An effort continues to move forward at the Pennsylvania statehouse to boost penalties for rogue household goods movers operating in the state.
State law now requires household goods movers to register and obtain a permit with the Public Utility Commission, maintain workers compensation coverage, pay wages subject to taxation, and have adequate insurance coverage for goods moved.
Violators face a maximum $1,000 fine.
The House Consumer Affairs Committee recently voted to advance a bill that applies criminal penalties to household goods movers who fail to adhere to existing state rules.
Sen. David Argall, R-Schuylkill/Berks, said his bill addresses what is now an uneven playing field for movers.
“In Pennsylvania, it is more advantageous to operate a household goods moving company illegally than it is to comply with the law,” Argall previously stated. “These illegal companies often lack the necessary insurance coverage to protect damaged goods during a move, leaving the consumer on the hook.”
SB458 calls for offenders to face $5,000 fines, a third degree misdemeanor, suspension of registration and/or confiscation and impoundment of the motor vehicle used in the illegal move. Subsequent offenses could result in $10,000 fines.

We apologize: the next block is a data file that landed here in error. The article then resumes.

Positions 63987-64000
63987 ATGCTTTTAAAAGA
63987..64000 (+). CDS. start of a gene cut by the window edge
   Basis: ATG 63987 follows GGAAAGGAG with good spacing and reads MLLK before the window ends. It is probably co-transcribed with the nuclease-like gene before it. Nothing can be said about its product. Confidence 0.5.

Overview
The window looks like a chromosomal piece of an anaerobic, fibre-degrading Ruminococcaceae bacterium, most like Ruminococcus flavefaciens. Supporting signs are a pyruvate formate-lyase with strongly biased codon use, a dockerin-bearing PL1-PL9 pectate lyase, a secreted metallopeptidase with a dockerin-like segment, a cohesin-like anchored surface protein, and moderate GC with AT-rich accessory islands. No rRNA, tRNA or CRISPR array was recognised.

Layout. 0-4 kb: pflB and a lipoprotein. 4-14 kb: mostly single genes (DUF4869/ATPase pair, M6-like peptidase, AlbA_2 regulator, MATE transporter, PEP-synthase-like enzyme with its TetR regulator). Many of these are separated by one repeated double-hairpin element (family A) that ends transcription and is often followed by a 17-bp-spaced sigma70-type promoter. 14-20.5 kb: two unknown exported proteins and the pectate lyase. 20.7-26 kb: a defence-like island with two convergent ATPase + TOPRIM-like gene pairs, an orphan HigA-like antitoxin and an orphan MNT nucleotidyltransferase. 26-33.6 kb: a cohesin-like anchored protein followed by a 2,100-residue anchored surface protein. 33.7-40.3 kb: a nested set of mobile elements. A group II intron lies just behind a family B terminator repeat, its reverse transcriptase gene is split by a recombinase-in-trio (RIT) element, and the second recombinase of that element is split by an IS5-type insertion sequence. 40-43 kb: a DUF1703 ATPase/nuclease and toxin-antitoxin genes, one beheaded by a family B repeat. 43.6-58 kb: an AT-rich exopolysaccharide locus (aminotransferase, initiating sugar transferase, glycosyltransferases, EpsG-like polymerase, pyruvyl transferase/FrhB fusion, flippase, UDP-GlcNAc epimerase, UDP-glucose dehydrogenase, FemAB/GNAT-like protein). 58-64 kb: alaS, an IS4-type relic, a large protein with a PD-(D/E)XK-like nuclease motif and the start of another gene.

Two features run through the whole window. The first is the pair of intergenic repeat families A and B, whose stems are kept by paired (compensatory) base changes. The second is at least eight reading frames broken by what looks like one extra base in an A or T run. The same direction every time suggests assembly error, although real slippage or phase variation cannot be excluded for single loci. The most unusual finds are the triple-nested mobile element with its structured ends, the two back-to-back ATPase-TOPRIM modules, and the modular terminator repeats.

Fine revenue would be used to help Public Utility Commission motor carrier enforcement efforts.
The bill awaits consideration on the House floor. If approved there, it would move to the governor’s desk. Senate lawmakers already approved the bill by unanimous consent.
The House has voted 189-8 to approve another bill that covers fees for certain overweight loads. Specifically, an annual hauling permit fee of $900 would be assessed for overweight vehicles less than 100,000 pounds with a hauling distance greater than 50 miles.
The bill, HB1444, has moved to the Senate.
State law now authorizes a permit fee of $750 for affected loads traveling more than 1 mile.
The transportation of multiple hot ingots would also be allowed for up to 125 miles. Existing state law limits the transport of one hot ingot up to 25 miles.
No permits would be granted for travel on interstate highways.
The expanded hauling ability would apply as long as the gross weight does not exceed 150,000 pounds and the weight of any nonsteering axle does not exceed 21,000 pounds.
Rep. Jim Marshall, R-Butler, wrote that technological advances in the manufacturing process allow for ingots to be shipped in multiple pieces, “and the need for lengthier travel between manufacturing plants has become greater.”
His bill is in the Senate Transportation Committee.
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